Apparently London busted me. Or Stansted. Or the graceful 737-800 from cheap Irish airlines. Anyway, I’m supposed to stay at home for the rest of the week, so in between aspirin and vitamin C I can try to continue my story of the Jax conference. Let’s move on to day two sessions.
Developing applications with a micro-service architecture keynote by Chris Richardson.
Micro-services are definitely a hot topic nowadays. Another fancy name for keeping parts of your code separated. Chris however is not an evangelist who will come and show you the only right way. Instead the session was very balanced, giving you pros and cons of the idea.
GridGain 6.0: Open Source In-Memory Computing Platform by Nikita Ivanov.
Ram is cheap now. And turns out that it is even cheaper when you look at hardware maintenance costs over few years. And daily, operational datasets fits in today’s Ram. GridGain looks like a mature solution you can use easily outside of the box as an intermediate layer between your data and applications to speed things up substantially.
Building effective Java applications for the Cloud: The DHARMA principles by Daniel Bryant.
The talk was focused on developing cloud based applications. (D)ocumented just enough. (H)ighly cohesive and decoupled. (A)utomated in all possible respects. Aware of their own (R)esources. Well (M)onitored and finally (A)ntifragile. The last point caught my attention. Antifragile means more than robust, it means that there is a benefit from shock, not only neutral resistance to it.
Squeezing performance out of In-Memory Data Grids Fuad Malikov.
In-memory grid computing again. This time about Hazelcast, a bit of theory how things are organized and how to improve performance while maintaining coherence. Lots of code examples on how to use Hazelcast api to the best.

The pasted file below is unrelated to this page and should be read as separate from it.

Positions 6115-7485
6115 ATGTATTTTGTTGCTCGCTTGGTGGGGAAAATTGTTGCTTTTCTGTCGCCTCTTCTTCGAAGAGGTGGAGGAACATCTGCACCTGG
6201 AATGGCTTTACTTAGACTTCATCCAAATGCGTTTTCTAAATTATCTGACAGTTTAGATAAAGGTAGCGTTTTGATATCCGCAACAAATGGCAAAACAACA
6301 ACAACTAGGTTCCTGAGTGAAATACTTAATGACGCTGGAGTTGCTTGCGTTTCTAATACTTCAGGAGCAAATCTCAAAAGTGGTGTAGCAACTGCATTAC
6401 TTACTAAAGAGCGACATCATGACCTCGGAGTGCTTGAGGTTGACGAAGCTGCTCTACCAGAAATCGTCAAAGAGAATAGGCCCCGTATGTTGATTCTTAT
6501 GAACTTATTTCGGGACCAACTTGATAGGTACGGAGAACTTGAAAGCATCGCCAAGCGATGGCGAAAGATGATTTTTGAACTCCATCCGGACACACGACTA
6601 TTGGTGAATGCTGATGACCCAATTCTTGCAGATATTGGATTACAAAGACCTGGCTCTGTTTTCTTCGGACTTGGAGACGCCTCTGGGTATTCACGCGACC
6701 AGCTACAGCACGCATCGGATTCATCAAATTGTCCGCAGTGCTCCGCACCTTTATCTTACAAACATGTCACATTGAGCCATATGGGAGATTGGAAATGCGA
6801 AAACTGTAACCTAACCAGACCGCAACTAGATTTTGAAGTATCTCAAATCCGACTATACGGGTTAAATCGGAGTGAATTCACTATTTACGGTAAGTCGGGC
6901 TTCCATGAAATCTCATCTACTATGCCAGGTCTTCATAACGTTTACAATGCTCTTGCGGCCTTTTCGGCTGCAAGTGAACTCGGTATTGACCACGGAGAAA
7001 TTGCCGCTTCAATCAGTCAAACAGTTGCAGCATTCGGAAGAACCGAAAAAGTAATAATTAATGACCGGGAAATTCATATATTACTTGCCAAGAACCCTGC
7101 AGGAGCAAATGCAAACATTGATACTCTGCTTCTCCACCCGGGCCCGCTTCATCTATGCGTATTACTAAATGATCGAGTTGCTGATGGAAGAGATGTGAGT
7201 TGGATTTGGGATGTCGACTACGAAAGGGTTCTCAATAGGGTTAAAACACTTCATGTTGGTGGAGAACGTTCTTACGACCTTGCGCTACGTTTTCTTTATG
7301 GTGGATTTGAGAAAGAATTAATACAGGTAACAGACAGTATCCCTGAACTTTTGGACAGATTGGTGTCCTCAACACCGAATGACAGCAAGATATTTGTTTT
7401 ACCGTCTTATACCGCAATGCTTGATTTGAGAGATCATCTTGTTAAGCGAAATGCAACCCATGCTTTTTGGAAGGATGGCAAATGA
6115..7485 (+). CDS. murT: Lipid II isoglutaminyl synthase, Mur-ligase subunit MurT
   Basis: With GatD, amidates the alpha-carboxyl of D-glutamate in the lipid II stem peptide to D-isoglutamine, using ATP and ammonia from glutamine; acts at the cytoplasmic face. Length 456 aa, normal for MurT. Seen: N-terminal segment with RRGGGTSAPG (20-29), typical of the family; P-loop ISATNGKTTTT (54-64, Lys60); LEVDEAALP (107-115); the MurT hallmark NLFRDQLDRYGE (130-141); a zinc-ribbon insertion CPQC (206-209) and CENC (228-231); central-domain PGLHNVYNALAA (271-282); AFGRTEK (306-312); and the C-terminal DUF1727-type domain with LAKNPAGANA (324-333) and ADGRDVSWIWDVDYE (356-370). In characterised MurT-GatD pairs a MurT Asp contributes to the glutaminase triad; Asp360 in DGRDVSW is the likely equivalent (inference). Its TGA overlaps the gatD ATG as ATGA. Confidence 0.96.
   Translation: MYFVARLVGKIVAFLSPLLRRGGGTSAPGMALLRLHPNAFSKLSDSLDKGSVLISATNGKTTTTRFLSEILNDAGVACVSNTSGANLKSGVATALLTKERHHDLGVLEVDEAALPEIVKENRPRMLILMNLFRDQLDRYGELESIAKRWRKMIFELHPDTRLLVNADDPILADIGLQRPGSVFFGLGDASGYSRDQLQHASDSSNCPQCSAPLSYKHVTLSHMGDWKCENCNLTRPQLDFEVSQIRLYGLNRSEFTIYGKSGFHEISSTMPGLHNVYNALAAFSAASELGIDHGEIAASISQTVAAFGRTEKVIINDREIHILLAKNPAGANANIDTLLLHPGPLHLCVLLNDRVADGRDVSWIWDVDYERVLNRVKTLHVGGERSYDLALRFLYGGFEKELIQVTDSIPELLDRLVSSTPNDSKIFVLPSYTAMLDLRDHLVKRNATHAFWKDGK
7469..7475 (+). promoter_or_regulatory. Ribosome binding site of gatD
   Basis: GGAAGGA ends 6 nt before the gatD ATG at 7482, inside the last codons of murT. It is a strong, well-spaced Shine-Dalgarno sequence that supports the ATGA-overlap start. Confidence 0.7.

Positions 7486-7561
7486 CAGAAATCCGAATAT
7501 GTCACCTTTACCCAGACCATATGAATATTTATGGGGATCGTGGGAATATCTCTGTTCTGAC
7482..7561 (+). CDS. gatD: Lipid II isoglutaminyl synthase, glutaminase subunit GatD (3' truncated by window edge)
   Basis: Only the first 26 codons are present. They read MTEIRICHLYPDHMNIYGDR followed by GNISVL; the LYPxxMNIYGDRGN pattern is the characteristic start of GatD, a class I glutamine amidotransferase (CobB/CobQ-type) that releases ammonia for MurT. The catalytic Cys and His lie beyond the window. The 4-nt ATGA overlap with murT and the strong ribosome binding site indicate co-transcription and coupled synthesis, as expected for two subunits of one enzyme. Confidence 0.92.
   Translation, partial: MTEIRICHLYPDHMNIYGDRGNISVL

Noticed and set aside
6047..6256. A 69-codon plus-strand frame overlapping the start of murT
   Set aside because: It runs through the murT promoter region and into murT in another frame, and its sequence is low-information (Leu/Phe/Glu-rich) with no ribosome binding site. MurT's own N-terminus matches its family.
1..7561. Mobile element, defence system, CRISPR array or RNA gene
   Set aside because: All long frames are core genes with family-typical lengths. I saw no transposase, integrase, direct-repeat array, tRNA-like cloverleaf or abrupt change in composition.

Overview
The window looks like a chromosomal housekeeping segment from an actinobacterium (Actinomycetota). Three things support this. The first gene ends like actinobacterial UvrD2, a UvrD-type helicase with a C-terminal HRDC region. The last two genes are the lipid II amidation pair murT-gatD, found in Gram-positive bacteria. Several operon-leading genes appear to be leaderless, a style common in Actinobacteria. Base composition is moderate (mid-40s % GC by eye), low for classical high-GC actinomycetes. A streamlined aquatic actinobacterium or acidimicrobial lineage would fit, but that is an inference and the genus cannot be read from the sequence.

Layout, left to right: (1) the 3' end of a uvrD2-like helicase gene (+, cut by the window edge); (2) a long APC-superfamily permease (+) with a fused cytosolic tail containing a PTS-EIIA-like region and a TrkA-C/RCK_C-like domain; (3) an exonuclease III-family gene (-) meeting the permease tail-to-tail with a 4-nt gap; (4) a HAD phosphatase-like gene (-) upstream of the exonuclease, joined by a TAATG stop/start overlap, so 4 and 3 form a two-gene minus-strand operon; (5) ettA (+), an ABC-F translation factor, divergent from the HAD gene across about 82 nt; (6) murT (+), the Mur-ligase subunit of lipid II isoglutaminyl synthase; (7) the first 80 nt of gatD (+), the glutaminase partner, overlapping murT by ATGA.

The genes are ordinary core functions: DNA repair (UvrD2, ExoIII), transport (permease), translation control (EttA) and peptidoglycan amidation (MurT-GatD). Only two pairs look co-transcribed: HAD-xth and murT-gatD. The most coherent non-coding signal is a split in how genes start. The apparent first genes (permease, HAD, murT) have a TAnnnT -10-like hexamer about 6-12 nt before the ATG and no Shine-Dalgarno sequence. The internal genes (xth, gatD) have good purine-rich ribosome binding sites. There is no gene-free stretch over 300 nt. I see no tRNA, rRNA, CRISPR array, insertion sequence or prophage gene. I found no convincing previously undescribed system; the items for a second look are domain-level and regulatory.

Performance from Predictability by Richard Warburton.
That was really low level. I mean the session was top notch, but the topic was concerning stuff that I was learning somewhere at the second year of my university and I wasn’t really expected to see put to practical use in everyday Java development. Since I’m performance geek though, it was really interesting for me. You could see how the way you write code is reflected in branch predictions, cache misses and heap locality. Sweet.
Introducing Language-Oriented Business Applications keynote by Markus Voelter.
World is changing, application are changing and we need those people in suits to tell us what to change. Wouldn’t it be easier if they do it themselves? Markus talks about simple, very high level languages specific to particular domains, which accompanied by well crafted IDE enables business people to express their domain knowledge.
The end. After few beers in local pub, and some sightseeing the next day I get back home. It was quite interesting experience, I guess I’ve learned quite a lot during those two days. And was given total of three t-shirts and a mug ;) In the next episode I’m going to get back almost a year and tell you about the other conference I was participated in: Devoxx 2013 in Antwerp. I guess there will be some comparisons. Stay tuned.